The Thanolekgolo sniff it out and begin to press towards them. Arris Le manages to remove the restraint around his mouth and informs the group that their technology is what attracts the Thanolekgolo, that it’s like a magnet to them and they can sense your movements once they’ve ‘locked on’ to you – so to speak.Locke orders everyone to power down their equipment and stand absolutely still, which prompts the Thanolekgolo to lose track of them – eventually departing. I find it quite refreshing to see a threat in Halo that can only be ‘outsmarted’ like this, it’s not a problem that can be solved with bullets – indeed, the very act of switching a gun on becomes a significant danger in Nightfall.

It is here that we get something of a visual callback to Halo 4: Forward Unto Dawn, as Locke takes one of the Lekgolo worms in his hand and kills it – just as the Master Chief did after he kills the Mgalekgolo at the end of the final episode, stamping on one that survived the grenade explosion.

Speaking of Spartans and Mgalekgolo, in the very next scene it is Randall who identifies the Thanolekgolo as “Hunter worms, something like them anyhow”, noting that their sensory abilities are unusual.

Haisal Wari then speaks up, mocking ONI and the Sedrans for their reliance on technology – stating that they wouldn’t know what to do without it. This links back to what Macer said earlier, which I quoted in the previous article, where she tells Locke that the difference between ONI and the Sedrans is the training. So there’s some different perspectives here that build on Nightfall’s central question of what a soldier is. Are they defined by technology? By training?

The camera pointedly cuts to Locke here, which is significant because he is the one who later orders everyone to remove their armour.

“As of this moment, we are one hundred percent analog. Show our friend here that there’s more to a soldier than just his armour.”

This further builds on some of Locke’s established characterisation from earlier in the film, where he speaks to Axl in the Yonhet’s language and gets the information that Randall couldn’t obtain through force to illustrate that he’s an exception to Randall’s notion of the UNSC’s aggressive and ambivalent cultural appropriation. Here, Locke doesn’t just order everyone to remove their armour out of necessity, but he’s also intent on making a point. He makes it about proving the grit and competence of himself and his team to two smugglers.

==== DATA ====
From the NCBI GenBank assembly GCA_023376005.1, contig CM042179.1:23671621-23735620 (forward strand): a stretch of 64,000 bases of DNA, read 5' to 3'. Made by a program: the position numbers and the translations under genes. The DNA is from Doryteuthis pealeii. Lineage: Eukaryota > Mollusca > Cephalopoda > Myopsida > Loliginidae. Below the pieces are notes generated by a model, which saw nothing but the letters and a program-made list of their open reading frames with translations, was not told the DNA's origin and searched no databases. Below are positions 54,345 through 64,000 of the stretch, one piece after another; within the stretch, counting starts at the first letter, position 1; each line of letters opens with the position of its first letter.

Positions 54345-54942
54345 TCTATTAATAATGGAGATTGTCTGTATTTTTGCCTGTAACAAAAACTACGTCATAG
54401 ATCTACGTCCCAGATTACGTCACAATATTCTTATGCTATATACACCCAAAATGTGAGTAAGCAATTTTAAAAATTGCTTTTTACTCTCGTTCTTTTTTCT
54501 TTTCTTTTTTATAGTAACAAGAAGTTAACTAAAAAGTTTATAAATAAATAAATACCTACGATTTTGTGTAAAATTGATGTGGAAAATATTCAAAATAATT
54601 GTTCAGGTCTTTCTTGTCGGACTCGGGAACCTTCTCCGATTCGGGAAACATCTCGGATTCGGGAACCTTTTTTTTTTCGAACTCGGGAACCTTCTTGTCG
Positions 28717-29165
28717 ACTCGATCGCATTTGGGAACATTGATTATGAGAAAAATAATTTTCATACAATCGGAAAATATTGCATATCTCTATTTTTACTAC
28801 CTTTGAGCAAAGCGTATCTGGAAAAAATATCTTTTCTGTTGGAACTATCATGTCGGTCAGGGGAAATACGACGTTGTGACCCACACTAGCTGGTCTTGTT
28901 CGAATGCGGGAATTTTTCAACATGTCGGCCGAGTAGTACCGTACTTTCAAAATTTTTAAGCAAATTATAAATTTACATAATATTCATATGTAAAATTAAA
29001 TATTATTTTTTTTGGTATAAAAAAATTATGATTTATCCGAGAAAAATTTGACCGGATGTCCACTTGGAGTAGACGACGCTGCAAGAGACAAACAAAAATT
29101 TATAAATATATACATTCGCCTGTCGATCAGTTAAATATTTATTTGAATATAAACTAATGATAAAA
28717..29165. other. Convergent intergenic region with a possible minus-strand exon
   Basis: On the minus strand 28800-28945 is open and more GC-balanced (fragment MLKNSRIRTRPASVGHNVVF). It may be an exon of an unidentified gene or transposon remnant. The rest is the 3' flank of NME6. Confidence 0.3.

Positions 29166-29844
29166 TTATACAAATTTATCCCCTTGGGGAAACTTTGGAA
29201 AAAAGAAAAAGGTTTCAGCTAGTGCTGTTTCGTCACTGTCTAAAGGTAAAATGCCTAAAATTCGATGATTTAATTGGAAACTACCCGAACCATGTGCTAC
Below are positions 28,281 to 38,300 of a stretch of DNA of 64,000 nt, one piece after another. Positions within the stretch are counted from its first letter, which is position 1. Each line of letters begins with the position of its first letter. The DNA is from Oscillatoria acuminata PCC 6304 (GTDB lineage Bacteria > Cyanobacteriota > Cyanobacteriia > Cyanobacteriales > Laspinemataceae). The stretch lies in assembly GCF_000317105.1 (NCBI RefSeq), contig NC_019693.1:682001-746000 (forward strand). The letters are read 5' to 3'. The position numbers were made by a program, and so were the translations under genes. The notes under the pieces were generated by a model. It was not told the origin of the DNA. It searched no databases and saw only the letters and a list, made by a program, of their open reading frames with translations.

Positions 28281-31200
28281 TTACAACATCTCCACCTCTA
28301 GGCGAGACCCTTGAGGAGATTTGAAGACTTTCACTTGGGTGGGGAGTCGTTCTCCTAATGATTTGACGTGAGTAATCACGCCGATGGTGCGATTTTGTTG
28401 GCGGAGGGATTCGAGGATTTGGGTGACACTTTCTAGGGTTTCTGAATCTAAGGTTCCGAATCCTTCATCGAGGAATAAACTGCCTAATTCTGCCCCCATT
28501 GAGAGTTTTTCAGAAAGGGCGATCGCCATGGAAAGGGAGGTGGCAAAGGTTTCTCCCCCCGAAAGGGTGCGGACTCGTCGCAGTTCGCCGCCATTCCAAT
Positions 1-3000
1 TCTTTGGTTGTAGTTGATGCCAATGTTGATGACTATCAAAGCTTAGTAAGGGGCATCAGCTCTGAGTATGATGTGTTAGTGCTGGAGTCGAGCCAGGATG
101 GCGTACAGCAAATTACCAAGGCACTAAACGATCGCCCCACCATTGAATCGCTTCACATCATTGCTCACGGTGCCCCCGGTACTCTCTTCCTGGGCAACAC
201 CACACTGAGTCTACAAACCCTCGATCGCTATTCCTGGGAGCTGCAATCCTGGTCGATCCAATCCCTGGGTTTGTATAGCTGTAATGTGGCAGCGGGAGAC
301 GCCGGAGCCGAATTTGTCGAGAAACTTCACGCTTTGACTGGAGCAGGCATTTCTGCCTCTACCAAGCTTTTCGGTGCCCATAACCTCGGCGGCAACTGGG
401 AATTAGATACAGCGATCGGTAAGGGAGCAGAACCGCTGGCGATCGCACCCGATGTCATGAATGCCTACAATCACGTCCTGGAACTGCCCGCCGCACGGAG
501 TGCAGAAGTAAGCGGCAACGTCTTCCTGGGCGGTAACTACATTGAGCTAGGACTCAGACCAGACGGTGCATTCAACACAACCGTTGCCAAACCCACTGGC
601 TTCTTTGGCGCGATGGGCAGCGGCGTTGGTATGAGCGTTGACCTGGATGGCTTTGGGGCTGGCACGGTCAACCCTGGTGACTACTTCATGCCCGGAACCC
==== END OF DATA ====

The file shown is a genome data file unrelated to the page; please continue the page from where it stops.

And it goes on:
It’s an interesting quality that demonstrates the pride he takes in himself and the people he works with, which makes their betrayal hurt him all the more.This is also where we get the big turn-of-the-screw moment I alluded to earlier…

Horrigan approaches Locke and informs him that none of their suits have an ex-orbital communicator, meaning that they can’t call for help – the only one they had was on the Condor, and even if they got to the bottom of the canyon to find and use it it’d take too long for a rescue to arrive. They’d have been cooked by the sunrise by then.

As of this moment, Horrigan says, none of them are making it off Alpha Shard.

Macer then points out that what Horrigan’s said isn’t entirely true, as the cargo tug is still a viable option… for two of them, with Wisner quickly pointing out that there are nine people present.

Locke then says:

“This is it, then. This rock, us, and what we can do about it. Some of us aren’t going to survive the night. That’s a given. Doesn’t mean we  can’t get the mission done beforehand though.”

Again, I am only further being endeared to Locke.

Even staring death in the face – a horrific, cosmically ambivalent death in the middle of nowhere – he maintains his composure and declares that they will see this mission through to the end. They don’t have to die pointlessly, they can still make a difference by finishing what they came to Alpha Shard to do.

And he doesn’t just offer words to state their purpose, he follows that up by forming an actual plan. He notes that the HAVOK will have survived the Condor’s fall, as they’re built to withstand far worse than just a crashing ship, so they will go down to the Condor’s wreckage and retrieve it to (and he turns to Randall here) “make sure what happened back there on Sedra never happens again”.

This is further building on Locke’s intelligence when it comes to dealing with people (we’ve been getting so much of this in the forty five minutes that have passed, it’s glorious!)

To Locke’s mind, he already has the loyalty of his team – he doesn’t need to appeal to them in this situation. Indeed, Estrin says at the end of this scene that “If anyone could pull a rabbit out of his hat, it’s Locke”. So he turns to Randall and the Sedrans, making this act of sacrifice about them. He makes it about their people and their pain, to keep the team united.

After that, Locke says they’ll spend their remaining two hours making their way to the tug so at least two people can escape. Wisner asks how they’ll decide who takes it – how do they decide who gets to live? – to which Randall responds:

“Lifeboat rules.”